BY 1992, Madonna was a bona fide superstar. The ’90s had kicked off with her seminal hit “Vogue,” a career-spanning greatest hits album in The Immaculate Collection, and the wildly successful Blond Ambition tour. Returning from filming A League of Their Own, Madonna stepped into the studio with her “Vogue” collaborator, Shep Pettibone, and ominously stated: “Shep, no matter how fierce something is, you can’t ever do the same thing twice. Ever.”
With confidence high, and having launched her own Maverick record label, Madonna and Pettibone delved deep. Madonna devised an alter ego, Dita, and the new songs explored deeply confessional dialogues about sex and sexuality—not only in the hottest moments of physical relationships, but in their darker, more intimate instances, particularly in relation to the growing AIDS crisis. While early treatments of the new material emulated the gloss of pop artists such as Kylie Minogue, Madonna pushed for a dirtier house sound. In her vision, Erotica was the start of her newest era of being honest and true to her womanhood, counterpointed by the release of a companion book, Sex.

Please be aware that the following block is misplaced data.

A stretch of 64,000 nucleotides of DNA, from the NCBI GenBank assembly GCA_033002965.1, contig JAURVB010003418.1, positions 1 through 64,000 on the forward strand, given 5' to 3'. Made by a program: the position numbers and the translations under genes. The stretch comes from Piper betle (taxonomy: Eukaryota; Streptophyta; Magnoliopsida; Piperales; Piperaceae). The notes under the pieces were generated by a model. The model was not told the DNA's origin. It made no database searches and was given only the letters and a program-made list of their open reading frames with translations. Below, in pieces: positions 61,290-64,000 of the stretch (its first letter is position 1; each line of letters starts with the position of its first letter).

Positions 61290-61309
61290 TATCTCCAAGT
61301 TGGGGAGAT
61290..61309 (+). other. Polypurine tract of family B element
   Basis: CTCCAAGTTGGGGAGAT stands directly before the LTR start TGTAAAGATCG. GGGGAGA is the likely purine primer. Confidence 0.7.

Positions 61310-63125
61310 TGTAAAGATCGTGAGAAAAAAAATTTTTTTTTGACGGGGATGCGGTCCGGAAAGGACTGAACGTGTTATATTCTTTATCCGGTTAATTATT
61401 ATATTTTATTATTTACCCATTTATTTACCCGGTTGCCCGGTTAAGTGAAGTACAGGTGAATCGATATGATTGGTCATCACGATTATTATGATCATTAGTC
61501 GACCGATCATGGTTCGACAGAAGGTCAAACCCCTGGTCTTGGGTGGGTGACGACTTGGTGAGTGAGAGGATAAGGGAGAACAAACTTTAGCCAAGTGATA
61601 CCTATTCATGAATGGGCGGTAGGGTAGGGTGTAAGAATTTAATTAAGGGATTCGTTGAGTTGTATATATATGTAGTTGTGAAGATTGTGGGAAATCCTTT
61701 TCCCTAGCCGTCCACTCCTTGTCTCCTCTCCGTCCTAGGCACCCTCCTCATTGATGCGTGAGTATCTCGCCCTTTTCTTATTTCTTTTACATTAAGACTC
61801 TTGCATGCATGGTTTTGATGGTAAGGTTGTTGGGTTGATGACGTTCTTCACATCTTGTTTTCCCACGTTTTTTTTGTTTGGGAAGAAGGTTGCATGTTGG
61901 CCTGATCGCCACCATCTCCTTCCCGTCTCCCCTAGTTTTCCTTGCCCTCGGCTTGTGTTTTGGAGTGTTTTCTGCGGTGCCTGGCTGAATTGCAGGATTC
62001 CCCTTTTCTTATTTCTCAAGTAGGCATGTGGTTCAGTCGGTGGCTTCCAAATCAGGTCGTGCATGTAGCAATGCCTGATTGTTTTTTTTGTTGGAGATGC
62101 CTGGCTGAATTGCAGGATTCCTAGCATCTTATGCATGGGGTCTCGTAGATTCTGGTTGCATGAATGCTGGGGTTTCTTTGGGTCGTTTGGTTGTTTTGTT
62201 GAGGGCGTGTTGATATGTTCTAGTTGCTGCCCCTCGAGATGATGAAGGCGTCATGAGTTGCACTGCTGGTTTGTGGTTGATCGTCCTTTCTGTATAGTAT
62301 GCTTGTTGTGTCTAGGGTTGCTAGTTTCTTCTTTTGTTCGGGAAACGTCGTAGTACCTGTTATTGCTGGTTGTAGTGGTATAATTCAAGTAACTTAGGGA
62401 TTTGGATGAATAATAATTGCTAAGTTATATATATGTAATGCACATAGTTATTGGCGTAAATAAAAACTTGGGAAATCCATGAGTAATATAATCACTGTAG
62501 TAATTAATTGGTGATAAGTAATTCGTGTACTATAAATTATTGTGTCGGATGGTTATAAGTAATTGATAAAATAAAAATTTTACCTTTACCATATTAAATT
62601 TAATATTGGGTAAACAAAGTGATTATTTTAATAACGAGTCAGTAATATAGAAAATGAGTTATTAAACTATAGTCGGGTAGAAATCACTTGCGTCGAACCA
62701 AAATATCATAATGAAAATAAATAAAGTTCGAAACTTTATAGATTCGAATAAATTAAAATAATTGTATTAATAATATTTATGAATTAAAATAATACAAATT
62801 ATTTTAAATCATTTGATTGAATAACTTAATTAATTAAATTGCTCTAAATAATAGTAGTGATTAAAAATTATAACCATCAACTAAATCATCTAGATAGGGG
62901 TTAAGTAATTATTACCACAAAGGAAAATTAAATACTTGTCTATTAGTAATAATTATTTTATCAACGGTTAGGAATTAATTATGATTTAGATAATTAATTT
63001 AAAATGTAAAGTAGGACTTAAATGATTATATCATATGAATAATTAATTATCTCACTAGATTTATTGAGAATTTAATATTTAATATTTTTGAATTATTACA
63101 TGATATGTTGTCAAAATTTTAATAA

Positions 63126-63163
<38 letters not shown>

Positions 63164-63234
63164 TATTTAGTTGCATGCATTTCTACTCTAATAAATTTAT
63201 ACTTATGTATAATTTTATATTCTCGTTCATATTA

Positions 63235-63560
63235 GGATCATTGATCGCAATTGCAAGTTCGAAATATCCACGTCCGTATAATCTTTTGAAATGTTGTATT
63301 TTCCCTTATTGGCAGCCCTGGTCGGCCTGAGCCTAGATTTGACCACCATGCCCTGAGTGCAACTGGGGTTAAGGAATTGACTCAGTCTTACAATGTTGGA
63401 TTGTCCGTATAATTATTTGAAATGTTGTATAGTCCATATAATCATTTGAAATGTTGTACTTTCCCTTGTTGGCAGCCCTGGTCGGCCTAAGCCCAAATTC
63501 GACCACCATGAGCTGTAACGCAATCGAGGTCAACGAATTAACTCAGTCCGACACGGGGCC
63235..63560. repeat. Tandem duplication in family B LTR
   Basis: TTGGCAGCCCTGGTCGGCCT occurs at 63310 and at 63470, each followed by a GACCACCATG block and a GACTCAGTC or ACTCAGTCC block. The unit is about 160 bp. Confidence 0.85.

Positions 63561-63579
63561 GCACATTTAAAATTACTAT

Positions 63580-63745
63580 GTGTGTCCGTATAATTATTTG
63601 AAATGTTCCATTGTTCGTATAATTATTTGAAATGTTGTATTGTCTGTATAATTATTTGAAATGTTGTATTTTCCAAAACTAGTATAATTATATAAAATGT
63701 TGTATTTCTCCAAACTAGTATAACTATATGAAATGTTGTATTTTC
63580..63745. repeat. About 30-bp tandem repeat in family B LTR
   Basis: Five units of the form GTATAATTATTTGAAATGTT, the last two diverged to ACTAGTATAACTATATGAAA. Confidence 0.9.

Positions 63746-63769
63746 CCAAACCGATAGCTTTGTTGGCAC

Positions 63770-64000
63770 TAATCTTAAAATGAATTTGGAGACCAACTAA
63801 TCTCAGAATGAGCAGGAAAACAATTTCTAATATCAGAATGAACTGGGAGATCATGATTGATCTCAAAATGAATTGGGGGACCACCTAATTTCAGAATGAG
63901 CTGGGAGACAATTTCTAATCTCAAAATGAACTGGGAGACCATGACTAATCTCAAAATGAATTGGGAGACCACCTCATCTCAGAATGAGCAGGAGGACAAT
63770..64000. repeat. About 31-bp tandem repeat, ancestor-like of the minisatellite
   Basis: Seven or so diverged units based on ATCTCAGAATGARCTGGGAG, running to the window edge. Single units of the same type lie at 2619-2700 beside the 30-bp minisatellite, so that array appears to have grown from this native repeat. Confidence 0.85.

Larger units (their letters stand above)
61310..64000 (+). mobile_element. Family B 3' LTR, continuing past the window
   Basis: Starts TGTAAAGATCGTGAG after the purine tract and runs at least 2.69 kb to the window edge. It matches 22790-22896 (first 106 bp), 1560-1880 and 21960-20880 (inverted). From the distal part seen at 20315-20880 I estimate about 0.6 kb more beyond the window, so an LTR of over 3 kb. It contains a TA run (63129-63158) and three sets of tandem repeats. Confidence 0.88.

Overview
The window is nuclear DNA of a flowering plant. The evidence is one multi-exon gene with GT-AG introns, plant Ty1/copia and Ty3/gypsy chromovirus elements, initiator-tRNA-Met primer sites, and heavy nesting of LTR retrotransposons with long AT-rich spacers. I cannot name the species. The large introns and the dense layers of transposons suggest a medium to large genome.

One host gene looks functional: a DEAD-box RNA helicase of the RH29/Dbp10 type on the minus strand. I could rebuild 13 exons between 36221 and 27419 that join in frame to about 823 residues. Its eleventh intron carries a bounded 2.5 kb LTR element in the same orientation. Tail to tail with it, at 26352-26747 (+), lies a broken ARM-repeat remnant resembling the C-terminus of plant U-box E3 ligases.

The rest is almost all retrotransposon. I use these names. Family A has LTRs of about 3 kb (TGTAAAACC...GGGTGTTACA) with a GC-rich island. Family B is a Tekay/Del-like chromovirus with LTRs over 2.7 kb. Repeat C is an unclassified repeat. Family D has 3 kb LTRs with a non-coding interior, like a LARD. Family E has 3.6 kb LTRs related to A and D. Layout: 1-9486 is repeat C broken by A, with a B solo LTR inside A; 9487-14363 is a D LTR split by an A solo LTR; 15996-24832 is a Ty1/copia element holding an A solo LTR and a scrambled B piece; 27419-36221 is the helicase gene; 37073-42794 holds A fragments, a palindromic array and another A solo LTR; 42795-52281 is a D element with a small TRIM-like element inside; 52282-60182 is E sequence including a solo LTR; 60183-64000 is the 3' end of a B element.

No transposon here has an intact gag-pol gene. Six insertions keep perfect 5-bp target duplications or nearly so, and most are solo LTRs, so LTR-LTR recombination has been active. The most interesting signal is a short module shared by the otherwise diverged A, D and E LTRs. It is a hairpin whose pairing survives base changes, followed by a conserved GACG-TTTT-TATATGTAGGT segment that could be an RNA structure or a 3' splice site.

Erotica and Sex dropped simultaneously in October 1992. While the album was critically lauded, the public had a different reaction. Outcries about the pornographic nature of Sex claimed Madonna had gone too far, and while her previous releases had all topped the charts, Erotica was overshadowed by the backlash, and failed to reach number one. Tumbling down the chart in subsequent weeks amid protests worldwide, its challenging message was lost in the noise.
Today, Erotica should be recognized as one of Madonna’s greatest albums. While it marks the end of the pinnacle of her fame, it set the stage for empowered pop artists like Beyoncé and Britney, de-stigmatizing the bedroom and expanding the possibilities for women in pop. Erotica lives today as a reminder of the true fearlessness that made Madonna an icon.